BJJ is also known as the “gentle art”, a system that doesn’t include any striking and where relying on sheer power won’t help you much. Still, this doesn’t mean that BJJ does not carry a certain risk of injuries, notably when it comes to moves like the infamous “knee reaping”. But what is knee reaping in BJJ actually?
Knee reaping is a type of leg lock that is still banned in most BJJ competitions, and gyms around the world. It carries a really high risk of injury because it puts a lot of pressure on the knee, and the margin for error is very small. This is the main reason why in most dojos only brown and black belts are allowed to practice this technique.
Keep reading this article to learn more about knee reaping in BJJ and why this technique is so dangerous.
How dangerous is knee reaping in BJJ?
Knee reaping, or any other type of leg lock in general, is very dangerous because the line between tapping out and walking from it and ending on a surgery table is so small. It takes just one wrong move, one second of tapping too late, or just a slight increase in pressure on the knee to cause devastating injuries.
The most common injuries caused by knee reaping are also one of the most severe ones that can put you on the sideline for months or even a year. Like that’s not bad enough, it’s very hard to fully recover from bad knee injuries and these ones often end up having long-term effects.
- ACL/MCCL tear
- Meniscus Tear
Because the margin for error is so small, it is highly recommended for beginners to stay away from leg locks, notably from kneebars, heel hooks and other leg locks because it is so easy to get these ones wrong. In fact, some BJJ gyms have a strict rule where you are not allowed to learn or try to pull leg locks until you reach a brown belt. One famous BJJ figure who shares this opinion is the legend, Jean-Jacques Machado.
Whether or not you are going to get hurt once you get caught into a knee reap still depends on many factors. For sure, if your ego is too high and you try to muscle your way out of it, you are probably going to end up with some type of injury. In some way, your safety is in your hands so be smart and don’t play with fire. Also, people who have weak knees, are not flexible enough, or have had some type of knee injury before are prone to damage it once again.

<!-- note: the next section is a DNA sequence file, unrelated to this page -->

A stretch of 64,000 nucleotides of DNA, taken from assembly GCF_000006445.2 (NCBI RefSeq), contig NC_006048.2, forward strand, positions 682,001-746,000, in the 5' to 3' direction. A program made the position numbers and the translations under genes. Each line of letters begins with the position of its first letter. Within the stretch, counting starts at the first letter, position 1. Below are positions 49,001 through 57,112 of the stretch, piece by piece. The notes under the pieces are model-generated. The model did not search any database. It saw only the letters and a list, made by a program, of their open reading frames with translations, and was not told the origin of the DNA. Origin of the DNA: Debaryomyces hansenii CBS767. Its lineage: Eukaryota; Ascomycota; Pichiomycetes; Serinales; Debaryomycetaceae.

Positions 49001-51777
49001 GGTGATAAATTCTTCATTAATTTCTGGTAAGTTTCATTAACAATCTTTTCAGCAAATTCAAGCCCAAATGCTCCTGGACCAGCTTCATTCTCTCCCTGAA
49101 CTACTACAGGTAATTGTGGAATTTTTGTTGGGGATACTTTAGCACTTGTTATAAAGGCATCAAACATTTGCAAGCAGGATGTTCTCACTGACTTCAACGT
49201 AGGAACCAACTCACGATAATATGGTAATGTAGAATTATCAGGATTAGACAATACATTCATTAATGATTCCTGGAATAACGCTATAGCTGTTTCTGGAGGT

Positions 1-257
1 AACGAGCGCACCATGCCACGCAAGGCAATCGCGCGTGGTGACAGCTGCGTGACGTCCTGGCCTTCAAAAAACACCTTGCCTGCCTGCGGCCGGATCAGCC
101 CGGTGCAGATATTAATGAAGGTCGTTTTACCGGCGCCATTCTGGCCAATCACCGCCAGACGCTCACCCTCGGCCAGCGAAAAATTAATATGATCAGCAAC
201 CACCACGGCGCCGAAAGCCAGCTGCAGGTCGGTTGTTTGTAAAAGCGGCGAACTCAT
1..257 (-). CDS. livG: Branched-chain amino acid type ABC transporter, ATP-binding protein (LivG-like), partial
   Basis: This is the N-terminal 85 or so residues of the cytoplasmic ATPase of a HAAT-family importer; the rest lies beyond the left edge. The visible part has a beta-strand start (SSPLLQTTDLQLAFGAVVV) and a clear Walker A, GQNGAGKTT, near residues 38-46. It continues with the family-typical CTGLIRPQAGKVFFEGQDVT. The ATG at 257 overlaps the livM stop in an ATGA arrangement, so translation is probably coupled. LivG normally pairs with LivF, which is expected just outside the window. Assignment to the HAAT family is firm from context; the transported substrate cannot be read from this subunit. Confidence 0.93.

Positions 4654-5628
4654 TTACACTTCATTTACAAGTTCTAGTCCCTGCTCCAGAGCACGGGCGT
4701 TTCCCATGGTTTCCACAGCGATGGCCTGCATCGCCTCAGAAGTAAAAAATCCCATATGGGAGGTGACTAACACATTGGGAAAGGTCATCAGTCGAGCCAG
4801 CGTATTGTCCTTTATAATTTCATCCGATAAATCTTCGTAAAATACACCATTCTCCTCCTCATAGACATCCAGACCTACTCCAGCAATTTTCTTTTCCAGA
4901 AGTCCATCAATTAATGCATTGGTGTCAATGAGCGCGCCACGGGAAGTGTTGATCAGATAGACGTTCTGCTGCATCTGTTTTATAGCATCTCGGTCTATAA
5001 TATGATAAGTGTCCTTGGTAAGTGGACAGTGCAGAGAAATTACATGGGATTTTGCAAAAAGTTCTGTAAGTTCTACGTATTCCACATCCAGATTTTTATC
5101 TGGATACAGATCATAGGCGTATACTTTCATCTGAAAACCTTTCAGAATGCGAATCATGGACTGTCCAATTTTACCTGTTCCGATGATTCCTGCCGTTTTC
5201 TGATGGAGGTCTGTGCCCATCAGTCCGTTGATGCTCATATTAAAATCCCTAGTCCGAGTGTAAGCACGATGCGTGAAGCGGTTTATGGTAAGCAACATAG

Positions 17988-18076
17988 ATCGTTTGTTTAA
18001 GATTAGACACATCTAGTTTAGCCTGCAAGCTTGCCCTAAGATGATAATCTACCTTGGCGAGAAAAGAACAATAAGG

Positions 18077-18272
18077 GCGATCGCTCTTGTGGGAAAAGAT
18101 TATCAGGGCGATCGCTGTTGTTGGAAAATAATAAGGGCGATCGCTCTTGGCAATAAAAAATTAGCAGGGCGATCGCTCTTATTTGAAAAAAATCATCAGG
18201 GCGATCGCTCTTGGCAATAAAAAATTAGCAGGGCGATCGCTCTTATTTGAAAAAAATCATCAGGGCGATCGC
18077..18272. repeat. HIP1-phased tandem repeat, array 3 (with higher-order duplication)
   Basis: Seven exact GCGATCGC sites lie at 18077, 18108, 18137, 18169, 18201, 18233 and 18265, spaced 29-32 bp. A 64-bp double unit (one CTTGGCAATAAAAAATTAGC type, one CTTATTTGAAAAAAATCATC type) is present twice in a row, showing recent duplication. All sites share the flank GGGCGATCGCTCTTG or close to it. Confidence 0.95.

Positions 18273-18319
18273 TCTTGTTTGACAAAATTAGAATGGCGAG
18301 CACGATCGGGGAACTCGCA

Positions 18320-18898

But overall, knee reaps have a bad reputation and most students know this, which is why they are all extra careful when playing with leg locks. One of the first things they learn is not to pull hard, and to tap as soon as they get caught and never try to twist their way out of it.
Last but not least, knee reaps are brutal, but not the most dangerous submission. In fact, the most frequently injured joint is the elbow. The nasty kimura and armbars are the highest contributors to this type of injury.
Is Knee Reaping legal in BJJ?
This is where the controversy comes into play. In this day and age, and according to the updated IBJJF rules, heel hooks and leg reaping are legal, but only for brown belts and black belts. Due to all the dangers it poses for athletes’ knees, these techniques remain illegal for purple, blue and white belts. But, you are still not allowed to reap a knee the way you would without the rules for example.
Certain variations of knee reaping are illegal and might get you instantly disqualified from a match. For example, once an athlete catches the opponent into a leg lock, they are not allowed to move their feet across the vertical midline of the opponent’s body. They can only place their foot on the vertical line, such as on the hip for example.
But due to the nature of the sport, their leg might “slip” a bit over the vertical midline. This falls into a group of “minor” fouls and in most cases, the referee would pause the action and issue a serious warning or penalty.
The foul that will get you disqualified is if you secure a leg lock, and then move your foot all the way so it completely crosses the vertical midline of the opponent’s body. The referee will disqualify you because, in their eyes, you are intentionally trying to hurt the opponent.